The process of bringing out the treasure of Thiruppugazh and sharing it with all devotees, initiated by Sri V.T. Subramaniam Pillai was carried on with equal zeal and enthusiasm by his son, Sri Chengalvarayan. Chengalvarayan started his career in the Registration Department of the Government. By virtue of his merit, dedication and involvement, he rose to the level of Personal Assistant to the Inspector General of Registration. Acknowledging the service he has rendered to the Administration, he was awarded the title “Rao Sahib”. Even while the spirit of service characterised his role as a Public Servant, it was the spirit of devotion that was conducting him throughout. His devotion only helped him to carry out his duties sincerely and truthfully.
Sri Chengalvarayan decided to carry on the work initiated by his father. He wrote research articles on Kandar Anubhuti and Kandar Alamagaram. He took the help of his brother, Shanmugam and collected additional Thiruppugazh songs. He then brought out the comprehensive third volume of Thiruppugazh. This thbird volume was well arranged in the order of Arupadai Veedu, Pancha Bootha Sthalas, common songs of different regions, Kandar Anubhuti, Kandar Alamgaram, Kandar Andhadi and Thiruvakuppu. A biographical note on Saint Arunagirinatha Swamigal, a research write-up on Chantam (rhythm), hymns in praise of the saint and analytical research notes on the saint’s works were also incorporated. It is this work that serves as the basic source for all the subsequent works on Arunagirinathar and his compositions. Chengalvarayan did extensive research on Thiruppugazh.and brought out an outstanding work, “Arunagirinathar Varalarum, Nool Araichiyum” (Life history of Sri Arunagirinathar and research study on his works). Thiruppugazh Anbargal Mumbai have made this splendid works accessible to all in their website. During the Thiruppugazh Festival held at Palani, in 1943, Sri Chengalvarayan was honoured with the title ‘Thanigaimani’ by the Head of Sooryanar templeSri Meenakshi Sundara Desikar. Muruga devotees are indebted to Sri Subramanyan Pillai and Sri Chengalvarayan for the invaluable service they have rendered in presenting Thiruppugazh to posterity. It was Sri Vallimalai Sachidananda Swamigal who took the glory ofThiruppugazh to greater height.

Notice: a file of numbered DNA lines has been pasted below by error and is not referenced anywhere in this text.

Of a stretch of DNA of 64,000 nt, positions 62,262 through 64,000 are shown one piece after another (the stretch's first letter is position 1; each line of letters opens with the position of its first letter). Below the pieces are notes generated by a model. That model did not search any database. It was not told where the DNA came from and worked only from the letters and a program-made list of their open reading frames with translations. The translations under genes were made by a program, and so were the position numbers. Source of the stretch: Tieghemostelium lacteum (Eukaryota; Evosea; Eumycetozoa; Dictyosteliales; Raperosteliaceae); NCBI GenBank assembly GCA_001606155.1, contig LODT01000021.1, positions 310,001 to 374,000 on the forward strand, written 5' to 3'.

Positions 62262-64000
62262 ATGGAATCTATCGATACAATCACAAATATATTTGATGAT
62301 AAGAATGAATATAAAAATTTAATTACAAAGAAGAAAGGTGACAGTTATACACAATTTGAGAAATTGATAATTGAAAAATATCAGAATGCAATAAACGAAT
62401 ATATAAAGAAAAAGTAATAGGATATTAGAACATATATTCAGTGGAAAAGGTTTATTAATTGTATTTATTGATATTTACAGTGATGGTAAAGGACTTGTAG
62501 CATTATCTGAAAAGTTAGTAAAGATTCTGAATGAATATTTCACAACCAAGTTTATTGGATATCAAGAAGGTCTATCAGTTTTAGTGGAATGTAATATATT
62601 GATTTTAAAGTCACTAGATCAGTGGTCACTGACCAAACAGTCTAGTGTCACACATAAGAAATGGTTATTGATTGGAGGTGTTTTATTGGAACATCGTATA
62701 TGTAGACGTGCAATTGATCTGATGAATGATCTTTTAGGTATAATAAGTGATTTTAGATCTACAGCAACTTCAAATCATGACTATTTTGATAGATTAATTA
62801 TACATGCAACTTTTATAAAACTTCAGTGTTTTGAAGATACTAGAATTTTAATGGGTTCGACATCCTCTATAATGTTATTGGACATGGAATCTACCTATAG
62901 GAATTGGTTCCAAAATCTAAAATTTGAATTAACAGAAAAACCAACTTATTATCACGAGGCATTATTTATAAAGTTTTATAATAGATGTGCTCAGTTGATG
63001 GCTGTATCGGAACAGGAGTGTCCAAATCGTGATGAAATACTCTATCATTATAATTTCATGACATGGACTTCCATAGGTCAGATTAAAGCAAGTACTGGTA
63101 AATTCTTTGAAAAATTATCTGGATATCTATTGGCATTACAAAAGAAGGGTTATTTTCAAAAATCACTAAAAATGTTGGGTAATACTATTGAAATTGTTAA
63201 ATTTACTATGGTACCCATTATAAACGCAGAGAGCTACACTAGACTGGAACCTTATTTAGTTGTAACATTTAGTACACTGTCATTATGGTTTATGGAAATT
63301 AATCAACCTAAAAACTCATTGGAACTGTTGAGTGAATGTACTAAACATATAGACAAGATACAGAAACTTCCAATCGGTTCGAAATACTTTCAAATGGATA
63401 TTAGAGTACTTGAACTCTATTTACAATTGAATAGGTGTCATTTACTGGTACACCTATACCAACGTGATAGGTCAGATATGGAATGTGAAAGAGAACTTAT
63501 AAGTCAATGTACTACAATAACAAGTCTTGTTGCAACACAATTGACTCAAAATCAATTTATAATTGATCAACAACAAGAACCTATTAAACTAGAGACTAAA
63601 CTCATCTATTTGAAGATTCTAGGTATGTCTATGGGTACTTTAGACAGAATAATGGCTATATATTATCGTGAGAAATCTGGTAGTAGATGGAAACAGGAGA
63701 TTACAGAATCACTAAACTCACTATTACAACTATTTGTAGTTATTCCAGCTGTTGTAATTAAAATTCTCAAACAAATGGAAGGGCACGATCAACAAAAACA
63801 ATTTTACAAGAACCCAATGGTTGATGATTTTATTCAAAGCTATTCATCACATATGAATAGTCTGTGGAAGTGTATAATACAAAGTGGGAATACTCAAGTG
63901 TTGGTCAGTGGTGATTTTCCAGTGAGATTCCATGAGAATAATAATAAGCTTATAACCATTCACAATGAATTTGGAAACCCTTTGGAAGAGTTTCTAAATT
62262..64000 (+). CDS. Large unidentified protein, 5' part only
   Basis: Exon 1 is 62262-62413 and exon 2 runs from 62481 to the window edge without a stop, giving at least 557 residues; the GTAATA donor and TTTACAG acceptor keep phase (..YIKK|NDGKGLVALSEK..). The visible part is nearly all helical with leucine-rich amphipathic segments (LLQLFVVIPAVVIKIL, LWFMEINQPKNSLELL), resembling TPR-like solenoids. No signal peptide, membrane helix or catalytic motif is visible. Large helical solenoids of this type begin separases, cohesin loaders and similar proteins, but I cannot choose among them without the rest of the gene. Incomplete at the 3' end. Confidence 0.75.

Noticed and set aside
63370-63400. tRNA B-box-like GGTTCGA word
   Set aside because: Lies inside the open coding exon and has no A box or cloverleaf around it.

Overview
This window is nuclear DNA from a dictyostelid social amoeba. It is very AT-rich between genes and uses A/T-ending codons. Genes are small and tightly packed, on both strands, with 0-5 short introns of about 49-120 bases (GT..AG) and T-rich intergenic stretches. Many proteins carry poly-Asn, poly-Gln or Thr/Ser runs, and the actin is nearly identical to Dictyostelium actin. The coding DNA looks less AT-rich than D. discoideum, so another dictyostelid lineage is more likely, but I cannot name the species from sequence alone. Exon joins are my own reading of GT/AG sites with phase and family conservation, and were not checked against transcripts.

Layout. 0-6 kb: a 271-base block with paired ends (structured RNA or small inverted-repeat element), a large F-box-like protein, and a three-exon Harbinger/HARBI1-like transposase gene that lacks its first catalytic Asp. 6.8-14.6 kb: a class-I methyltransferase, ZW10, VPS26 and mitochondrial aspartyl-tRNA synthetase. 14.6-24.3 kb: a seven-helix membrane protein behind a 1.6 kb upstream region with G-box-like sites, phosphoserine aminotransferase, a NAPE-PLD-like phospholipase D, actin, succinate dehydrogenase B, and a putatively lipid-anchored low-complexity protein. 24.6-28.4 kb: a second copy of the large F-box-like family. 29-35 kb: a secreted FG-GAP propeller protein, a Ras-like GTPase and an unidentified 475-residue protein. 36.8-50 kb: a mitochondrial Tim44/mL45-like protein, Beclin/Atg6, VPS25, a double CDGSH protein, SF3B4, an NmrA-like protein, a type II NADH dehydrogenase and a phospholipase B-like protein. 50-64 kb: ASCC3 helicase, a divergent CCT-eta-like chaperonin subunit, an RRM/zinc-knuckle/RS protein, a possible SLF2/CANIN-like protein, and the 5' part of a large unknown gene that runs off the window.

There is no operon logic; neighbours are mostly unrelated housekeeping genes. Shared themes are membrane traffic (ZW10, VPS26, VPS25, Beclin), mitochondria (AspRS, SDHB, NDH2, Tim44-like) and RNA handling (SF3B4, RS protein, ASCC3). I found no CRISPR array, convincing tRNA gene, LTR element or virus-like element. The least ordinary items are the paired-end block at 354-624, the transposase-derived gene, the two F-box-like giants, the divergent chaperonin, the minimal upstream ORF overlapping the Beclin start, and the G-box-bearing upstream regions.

When Dr U. VaSwaminatha Iyer, the great Tamil Scholar, was laid up with ailment, Chengalvaraya Pillai came to see him and enquire his welfare. The delighted Swaminatha Iyer caught up Chengalvaraya Pillai’s hands, placed them reverentially against his eyes and said: “These are the precious hands that did extensive research on Thiruppugazh”.Moved by emotion, Chengalvaraya Pillai touched the feet of Swaminatha Iyer and remarked: “These are the precious feet that walked long distances seeking Thamizh literature of Sangam era.” Such was their mutual appreciation of the qualities of the other.